Laveta Brigham

ByteDance CEO Zhang Yiming makes his own TikToks — and requires his senior employees to as well.
ByteDance CEO Zhang Yiming makes his own TikToks — and requires his senior employees to as well.

Visual China Group via Getty Images; Ruobing Su/Business Insider

  • Zhang Yiming built a $16.2 billion fortune after founding ByteDance, the Chinese software developer behind TikTok.

  • Despite being one of the wealthiest people in China, Zhang is extremely private and little is known about his personal life.

  • TikTok is currently in negotiations to sell its US operations to Microsoft amid a threat of a ban from President Trump, sparking fierce criticism of Yiming on Chinese social media.

  • Visit Business Insider’s homepage for more stories.

The widespread popularity of TikTok has not just created a new generation of social media stars, it’s also created a social media billionaire.

Zhang Yiming, the 36-year-old software engineer who founded the app’s parent company, now has a net worth of $16.2 billion, Forbes estimates. Despite being one of the

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Alec Baldwin Lauds Drive-In Theaters as He Tells Fans ‘Let’s Get Back to the Movies’

Laveta Brigham

Alec Baldwin Lauds Drive-In Theaters as He Tells Fans ‘Let’s Get Back to the Movies’

Alec Baldwin tells fans “let’s get back to the movies” as he lauds drive-in theaters

Alec Baldwin is urging fans to seek out the cinema — in a more traditional setting.

The actor spoke highly of drive-in theaters amid the ongoing coronavirus pandemic, saying in a video, “Going to the movies has evolved over the years from the drive-ins of the ’50s and ’60s to movie theater multiplexes to binge-watching at home.”

“In whatever form it’s always been about people coming together and having fun around the movies,” Baldwin continued. “Right now where we can’t physically go to the movies because of COVID, drive-ins have come back in force. It’s great to see their resurgence.”

The actor then encouraged fans to see his iconic 1988 film Beetlejuice, which was part of the Tribeca Drive-In

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Georgia class quarantined after first day of school as images of crowded school circulate online

Laveta Brigham

Twitter via Associated Press
Twitter via Associated Press

Images of students standing shoulder to shoulder and without masks have sparked renewed coronavirus fears as a classroom is placed in quarantine after the first day of school.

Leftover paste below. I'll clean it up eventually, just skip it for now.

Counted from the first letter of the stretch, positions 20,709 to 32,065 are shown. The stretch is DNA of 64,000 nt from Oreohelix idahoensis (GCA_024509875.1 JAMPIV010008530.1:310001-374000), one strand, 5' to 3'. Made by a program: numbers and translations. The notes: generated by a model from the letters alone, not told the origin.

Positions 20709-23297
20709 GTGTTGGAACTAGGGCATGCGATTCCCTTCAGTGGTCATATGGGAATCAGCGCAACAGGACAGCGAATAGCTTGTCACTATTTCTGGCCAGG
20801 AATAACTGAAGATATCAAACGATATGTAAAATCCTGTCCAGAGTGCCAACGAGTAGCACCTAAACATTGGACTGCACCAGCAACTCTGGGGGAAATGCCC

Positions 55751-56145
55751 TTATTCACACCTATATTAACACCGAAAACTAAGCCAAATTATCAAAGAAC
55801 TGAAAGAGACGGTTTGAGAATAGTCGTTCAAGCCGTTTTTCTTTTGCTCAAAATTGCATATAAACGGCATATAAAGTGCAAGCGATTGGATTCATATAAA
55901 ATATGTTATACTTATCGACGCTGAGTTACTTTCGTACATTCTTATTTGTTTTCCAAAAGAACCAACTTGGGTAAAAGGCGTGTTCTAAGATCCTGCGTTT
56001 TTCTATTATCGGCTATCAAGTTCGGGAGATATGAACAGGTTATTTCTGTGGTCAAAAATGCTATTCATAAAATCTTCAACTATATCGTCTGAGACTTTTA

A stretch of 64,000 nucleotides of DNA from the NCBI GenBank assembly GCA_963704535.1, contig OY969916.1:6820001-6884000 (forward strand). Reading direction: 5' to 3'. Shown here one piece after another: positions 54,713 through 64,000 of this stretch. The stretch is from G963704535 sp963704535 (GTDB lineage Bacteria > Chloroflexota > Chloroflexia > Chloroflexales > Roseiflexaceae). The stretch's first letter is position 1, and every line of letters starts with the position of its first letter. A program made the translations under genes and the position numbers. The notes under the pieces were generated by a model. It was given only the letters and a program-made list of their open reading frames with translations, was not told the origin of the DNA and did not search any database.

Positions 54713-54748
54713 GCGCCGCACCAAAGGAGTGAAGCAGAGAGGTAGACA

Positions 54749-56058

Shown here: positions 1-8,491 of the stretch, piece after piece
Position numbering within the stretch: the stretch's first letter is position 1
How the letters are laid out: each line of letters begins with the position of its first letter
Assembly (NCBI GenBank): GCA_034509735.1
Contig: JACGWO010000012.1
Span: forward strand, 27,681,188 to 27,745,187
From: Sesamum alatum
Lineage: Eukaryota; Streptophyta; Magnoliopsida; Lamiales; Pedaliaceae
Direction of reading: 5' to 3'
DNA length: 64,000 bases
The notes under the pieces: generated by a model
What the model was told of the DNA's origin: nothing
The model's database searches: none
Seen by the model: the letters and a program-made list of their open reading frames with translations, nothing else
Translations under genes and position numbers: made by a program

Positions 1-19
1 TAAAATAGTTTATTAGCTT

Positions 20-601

Pictures and video showing dozens of students walking the halls and posing for first-day-of-school photos appeared online soon after in-person classes began on Monday in Georgia.

Paulding County superintendent Brian Ottot confirmed in an email that photos from hallways at North Paulding High School in Dallas were authentic, according to the Associated Press.

“There is no question that the photo does not look good,” Mr Ottot said in the email.

It comes as a classroom at Sixes Elementary School in Georgia’s Cherokee County was shut down after a second-grade student tested positive for Covid-19 on the first day.

The student’s teacher and 20 classmates would quarantine with online classes for the next two weeks, school district spokesperson Barbara

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Jamie Nordstrom on COVID Lessons Learned, Doubling Down on Digital + 20 More Hot Topics

Laveta Brigham

FN’s first virtual summit, “The Way Ahead,” continued this afternoon with a candid conversation between Jamie Nordstrom, the president of stores for Nordstrom Inc., and FN Editorial Director Michael Atmore.

Here are edited excerpts from the session, which focused on the department store’s increased focus on culture and service during the coronavirus era and the future of the physical store. The leaders also discussed how Nordstrom is moving quickly to capitalize on digital momentum and accelerate the growth of curbside pickup and returns as well as digital shopping appointments.

More from Footwear News

Big lessons learned during coronavirus:

“We’ve come together as a team and had to learn a new way of working. In some ways, there are advantages to this. There are people on my team I talk to a lot more now than when we were in the office together. I have five screens in front of

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U.S. Cases Rise 1.1%; California Second-Worst Day: Virus Update

Laveta Brigham

(Bloomberg) — California had its second-deadliest day for virus fatalities and Florida’s case count topped 500,000. Houston hospitalizations fell to a five-week low. New York City is setting up checkpoints at key entry points to make sure travelers from 35 states or territories with high transmission rates fill out forms to enforce state quarantine rules.

Joe Biden will accept the Democratic Party’s nomination from Delaware rather than risk traveling to Milwaukee. Chicago public schools, the country’s third largest school district, will have remote learning when classes resume next month as cases spike.

Johnson & Johnson will supply 100 million doses of its experimental Covid-19 vaccine to the U.S. The U.K. agreed to invest $18 million in a Scottish vaccine-manufacturing plant, while Moderna Inc. said it has received $400 million of deposits for its potential Covid-19 shot. The global death toll from Covid-19 surpassed 700,000.

Global Tracker: Global cases top 18.6 … Read More